Can premiums ever balance costs in mental health care?
Can premiums ever balance costs in mental health care?

By now we’ve seen enough.  Most people realize the need for effective mental health care for people struggling with serious mental health issues. But there’s a reason that people who are most likely to need the highest levels of care are least likely to get it: the simple economics of insurance.

An insurer’s profit is the difference between premiums (on one hand) and claims plus the cost of doing business (on the other). Mental health services are expensive and time intensive. Relapse is common. People who receive mental health care have lower-quality insurance or receive disability payments. Severe mental health concerns don’t often pair with a job that allows the ability to find out what works best and for how long.

So the math doesn’t add up: in the case of mental health, claims submitted can easily exceed premiums paid. That’s bad for the bottom line and you can bet that insurance company stockholders know it.  So what’s the answer? For insurance companies, the least bad answer is to offer the cheapest treatment that results in the biggest gains in the shortest amount of time. In most cases, that’s medication. But does the plug-a-pill approach really results in the best long-term results, for society, for the person taking that pill, or for the insurance company’s bottom line?

Consider this:

1. Symptom Reduction:  Costly

Don’t get me wrong: for a lot of people, SSRIs, antianxietants, and antipsychotics are exceptionally effective.  They reduce symptoms and make patients feel immediately better. I know that many things affect the brain; for example there are recent correlations between suicidal tendencies in women and a common parasite found in cat feces, and the brain processes serotonin differently as we age. Inflammation of the basal ganglia can really make a person act psychotic.  Psychiatric drugs can be like putting a bandaid on a broken leg.

The side effects can be crippling and sometimes fatal .  And they’re not cheap, either – while medications and their management may cost an insurer less than continuing talk therapy, you can bet that drug companies have stockholders too. So the question is, what’s the long-term cost? Does the lower monthly cost for a lifetime of meds  (that cause other problems) really outweigh the higher monthly cost of two years of actively helping people  learn to cope in different ways?

Insurance companies may prefer medication because it matches the medical model to which they are accustomed.  What if it costs too much, does too little, or creates a host of other health challenges that reduce the balance of effectiveness?  Reducing symptoms through  drugs makes it easier for everyone else.  By the way—the stats on who commits gun crimes are astonishingly low for people who are diagnosed with some form of mental disorder whether or not they are on medication: under 20%.   Who’s doing all that shooting?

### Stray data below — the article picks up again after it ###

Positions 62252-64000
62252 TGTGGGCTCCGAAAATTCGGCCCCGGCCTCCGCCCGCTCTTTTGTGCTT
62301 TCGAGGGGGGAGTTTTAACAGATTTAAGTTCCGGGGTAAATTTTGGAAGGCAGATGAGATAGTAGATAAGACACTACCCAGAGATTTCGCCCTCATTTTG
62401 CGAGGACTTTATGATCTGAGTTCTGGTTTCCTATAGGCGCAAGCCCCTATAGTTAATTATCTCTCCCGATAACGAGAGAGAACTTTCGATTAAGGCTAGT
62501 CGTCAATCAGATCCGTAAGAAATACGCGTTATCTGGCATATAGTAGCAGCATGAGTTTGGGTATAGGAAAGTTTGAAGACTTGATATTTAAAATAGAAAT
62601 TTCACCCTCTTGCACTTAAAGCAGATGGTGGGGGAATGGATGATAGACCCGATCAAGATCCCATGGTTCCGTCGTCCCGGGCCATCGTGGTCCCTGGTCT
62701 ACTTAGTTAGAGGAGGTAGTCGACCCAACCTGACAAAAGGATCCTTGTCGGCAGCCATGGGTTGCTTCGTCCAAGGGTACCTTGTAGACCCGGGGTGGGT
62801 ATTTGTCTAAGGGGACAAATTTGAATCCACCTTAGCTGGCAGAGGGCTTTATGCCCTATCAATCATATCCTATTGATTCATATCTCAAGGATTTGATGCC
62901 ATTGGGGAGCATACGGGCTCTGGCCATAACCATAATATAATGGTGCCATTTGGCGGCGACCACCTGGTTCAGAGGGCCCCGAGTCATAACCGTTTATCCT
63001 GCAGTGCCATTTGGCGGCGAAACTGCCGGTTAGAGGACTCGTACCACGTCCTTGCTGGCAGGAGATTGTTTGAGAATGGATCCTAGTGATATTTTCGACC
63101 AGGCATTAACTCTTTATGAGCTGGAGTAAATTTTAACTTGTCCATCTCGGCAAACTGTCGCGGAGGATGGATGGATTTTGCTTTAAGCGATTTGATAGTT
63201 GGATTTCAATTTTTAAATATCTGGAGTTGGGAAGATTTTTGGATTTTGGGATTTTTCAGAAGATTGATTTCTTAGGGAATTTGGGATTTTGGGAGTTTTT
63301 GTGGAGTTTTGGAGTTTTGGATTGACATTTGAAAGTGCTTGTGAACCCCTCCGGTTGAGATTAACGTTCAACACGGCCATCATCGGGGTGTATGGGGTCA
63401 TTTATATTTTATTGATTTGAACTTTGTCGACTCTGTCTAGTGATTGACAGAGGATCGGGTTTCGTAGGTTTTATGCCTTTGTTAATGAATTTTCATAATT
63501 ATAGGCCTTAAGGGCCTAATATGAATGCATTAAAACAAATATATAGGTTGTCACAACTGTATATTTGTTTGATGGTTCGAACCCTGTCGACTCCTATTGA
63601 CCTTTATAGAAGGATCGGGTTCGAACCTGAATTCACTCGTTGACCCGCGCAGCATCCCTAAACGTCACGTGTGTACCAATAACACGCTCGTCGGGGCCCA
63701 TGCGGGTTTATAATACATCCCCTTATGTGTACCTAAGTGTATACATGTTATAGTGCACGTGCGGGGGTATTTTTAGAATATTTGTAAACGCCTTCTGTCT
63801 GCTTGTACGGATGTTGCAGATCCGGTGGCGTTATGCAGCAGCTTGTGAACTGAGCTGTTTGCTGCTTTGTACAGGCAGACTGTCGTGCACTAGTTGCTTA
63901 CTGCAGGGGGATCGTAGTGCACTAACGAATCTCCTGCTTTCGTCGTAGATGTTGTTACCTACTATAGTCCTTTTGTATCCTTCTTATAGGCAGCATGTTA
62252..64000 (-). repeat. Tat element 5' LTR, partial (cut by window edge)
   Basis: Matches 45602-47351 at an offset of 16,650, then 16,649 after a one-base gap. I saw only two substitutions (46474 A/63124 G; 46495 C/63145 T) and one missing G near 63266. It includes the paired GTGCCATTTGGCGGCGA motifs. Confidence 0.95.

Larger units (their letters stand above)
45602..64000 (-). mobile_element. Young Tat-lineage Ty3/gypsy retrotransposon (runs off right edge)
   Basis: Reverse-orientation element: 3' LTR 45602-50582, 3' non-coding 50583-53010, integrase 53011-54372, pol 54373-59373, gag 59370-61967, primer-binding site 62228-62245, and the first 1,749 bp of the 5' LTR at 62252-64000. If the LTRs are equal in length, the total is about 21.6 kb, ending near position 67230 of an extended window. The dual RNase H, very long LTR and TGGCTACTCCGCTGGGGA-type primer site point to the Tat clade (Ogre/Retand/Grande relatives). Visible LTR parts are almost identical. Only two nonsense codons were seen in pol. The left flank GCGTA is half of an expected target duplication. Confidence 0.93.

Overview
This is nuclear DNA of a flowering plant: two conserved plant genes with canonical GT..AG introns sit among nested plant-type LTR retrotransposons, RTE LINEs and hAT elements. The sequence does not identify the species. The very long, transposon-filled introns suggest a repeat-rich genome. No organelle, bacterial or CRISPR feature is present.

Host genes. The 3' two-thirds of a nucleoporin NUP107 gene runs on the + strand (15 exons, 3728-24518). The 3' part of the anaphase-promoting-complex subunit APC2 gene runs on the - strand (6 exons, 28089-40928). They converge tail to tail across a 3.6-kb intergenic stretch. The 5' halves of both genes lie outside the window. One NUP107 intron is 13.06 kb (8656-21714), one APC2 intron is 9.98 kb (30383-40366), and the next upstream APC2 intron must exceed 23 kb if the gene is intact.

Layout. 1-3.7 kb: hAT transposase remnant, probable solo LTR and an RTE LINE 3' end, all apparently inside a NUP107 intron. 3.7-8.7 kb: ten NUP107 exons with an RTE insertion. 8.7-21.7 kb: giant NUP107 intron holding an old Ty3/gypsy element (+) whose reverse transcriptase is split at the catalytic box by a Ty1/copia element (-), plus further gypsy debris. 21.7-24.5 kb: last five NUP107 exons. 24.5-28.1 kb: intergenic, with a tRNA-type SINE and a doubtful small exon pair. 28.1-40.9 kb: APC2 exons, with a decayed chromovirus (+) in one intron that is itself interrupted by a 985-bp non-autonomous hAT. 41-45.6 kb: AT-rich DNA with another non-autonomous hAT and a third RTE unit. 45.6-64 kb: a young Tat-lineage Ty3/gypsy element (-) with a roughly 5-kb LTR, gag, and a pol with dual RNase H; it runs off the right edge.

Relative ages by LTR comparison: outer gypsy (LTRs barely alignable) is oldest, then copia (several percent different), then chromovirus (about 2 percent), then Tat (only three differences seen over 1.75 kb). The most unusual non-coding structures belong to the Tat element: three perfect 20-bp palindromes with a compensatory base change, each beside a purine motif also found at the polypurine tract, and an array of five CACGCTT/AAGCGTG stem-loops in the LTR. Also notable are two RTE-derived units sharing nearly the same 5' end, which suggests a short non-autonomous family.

2. Learning to Function Differently: Costly

In some ways, “mental illness” is an invention: it’s an invented set of labels applied to non-standard ways of living and thinking. Diagnoses are defined by people who have much to gain by placing people in these categories ,  The categories themselves are loose: there’s no equivalent of a strep test, bacteria culture or MRI for mental illness.

Does this mean that I believe mental illness isn’t real?  Not hardly.  I know people whose worlds are inside out and upside down. (And for some, I’m grateful for the medication that, when taken regularly, quells their inner torment.)

But the medical model doesn’t fit: something doesn’t need to be a “biological brain disorder” to be real – it may be a “learned way of being” that once helped the person deal with difficult experiences to which the brain has accommodated.  Here medications may mask the symptoms in ways that specifically disallow learning and practicing new ways of being.  In these cases of learned adaptive behavior, medication may keep people from getting well.  That’s not right.  And I don’t know anyone who has some form of mental disorder who wants to be “sick.”  The numbers tell us that in any group of four people, one has or will have a DSM diagnosis.. and the other three know someone who does.

3. The Double Bind: How to Resolve It

So what’s the answer for insurance companies?  Seriously?  I’m not sure there is existential congruence between health insurance and mental health care as it is currently practiced. No matter the strategy, as long as insurance pays anything for “mental disorders” from post-partum depression to acute psychosis, the “mentally ill” on insurers’ plans will always depend on the premiums of other members who are not so diagnosed.

If you’re one of the few who doesn’t take meds for ADD, depression, bipolar disorder, anxiety, stress  PTSD or trauma and if there’s no one in your family who does, you’re paying for someone else’s care.  Is it worth it?  Really, I’d love to hear your comments. What’s the least bad answer – for you, for people who receive care, for insurers, for society?